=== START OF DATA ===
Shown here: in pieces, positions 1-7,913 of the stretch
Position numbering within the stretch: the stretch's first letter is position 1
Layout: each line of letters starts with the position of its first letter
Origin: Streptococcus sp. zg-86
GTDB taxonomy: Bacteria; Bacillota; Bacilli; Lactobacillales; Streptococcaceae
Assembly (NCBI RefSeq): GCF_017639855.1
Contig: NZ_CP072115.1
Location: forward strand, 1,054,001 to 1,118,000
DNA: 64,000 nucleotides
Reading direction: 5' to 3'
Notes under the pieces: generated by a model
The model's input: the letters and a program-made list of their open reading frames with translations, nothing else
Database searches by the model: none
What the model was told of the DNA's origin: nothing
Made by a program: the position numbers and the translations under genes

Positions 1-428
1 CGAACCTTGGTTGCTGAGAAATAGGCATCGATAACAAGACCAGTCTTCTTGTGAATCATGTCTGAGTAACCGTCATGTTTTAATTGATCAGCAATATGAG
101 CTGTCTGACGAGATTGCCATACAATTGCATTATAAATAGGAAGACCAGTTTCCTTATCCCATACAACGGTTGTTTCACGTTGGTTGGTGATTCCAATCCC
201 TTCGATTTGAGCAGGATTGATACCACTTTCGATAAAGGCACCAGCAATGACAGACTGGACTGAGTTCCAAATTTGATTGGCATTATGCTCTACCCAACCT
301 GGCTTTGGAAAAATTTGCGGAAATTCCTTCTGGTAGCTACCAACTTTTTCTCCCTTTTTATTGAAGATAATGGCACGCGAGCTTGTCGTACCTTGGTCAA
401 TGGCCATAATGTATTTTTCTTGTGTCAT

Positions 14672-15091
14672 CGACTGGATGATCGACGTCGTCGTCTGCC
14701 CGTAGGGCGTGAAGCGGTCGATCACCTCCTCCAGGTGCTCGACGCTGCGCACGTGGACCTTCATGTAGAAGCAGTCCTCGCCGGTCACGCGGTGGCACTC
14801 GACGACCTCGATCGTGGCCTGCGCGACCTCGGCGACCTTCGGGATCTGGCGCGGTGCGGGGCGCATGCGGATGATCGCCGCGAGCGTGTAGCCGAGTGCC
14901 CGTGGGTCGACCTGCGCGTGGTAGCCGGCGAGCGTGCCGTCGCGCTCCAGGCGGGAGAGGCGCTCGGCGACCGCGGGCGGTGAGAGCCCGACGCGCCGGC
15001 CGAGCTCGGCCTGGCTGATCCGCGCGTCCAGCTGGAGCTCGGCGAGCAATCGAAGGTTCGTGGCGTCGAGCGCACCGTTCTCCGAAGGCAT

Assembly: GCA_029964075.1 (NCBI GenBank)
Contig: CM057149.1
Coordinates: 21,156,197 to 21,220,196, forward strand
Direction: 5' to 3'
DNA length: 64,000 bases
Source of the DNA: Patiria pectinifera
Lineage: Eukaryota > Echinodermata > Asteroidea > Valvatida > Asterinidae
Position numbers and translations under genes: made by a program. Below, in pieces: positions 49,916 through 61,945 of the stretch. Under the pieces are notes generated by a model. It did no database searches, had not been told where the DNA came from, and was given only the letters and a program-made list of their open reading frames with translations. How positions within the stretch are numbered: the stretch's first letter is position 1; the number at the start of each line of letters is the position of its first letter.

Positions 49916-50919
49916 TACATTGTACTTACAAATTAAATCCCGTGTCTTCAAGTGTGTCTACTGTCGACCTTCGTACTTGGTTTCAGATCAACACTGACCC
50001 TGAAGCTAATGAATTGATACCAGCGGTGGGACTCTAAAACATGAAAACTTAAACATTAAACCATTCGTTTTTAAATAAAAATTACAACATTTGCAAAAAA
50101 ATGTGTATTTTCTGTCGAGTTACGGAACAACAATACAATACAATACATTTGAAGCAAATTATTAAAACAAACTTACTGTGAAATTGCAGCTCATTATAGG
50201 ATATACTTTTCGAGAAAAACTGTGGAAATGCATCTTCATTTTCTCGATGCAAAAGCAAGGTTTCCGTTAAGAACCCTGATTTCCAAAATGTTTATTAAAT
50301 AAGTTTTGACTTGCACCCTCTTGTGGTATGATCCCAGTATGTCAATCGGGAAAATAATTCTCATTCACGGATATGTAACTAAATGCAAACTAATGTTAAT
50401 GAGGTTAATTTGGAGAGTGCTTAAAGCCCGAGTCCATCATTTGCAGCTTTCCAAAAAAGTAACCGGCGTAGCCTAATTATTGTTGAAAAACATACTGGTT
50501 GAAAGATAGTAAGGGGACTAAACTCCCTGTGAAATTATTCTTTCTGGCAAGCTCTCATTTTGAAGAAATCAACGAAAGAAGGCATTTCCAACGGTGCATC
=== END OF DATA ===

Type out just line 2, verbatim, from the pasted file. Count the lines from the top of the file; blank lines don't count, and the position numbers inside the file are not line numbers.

Position numbering within the stretch: the stretch's first letter is position 1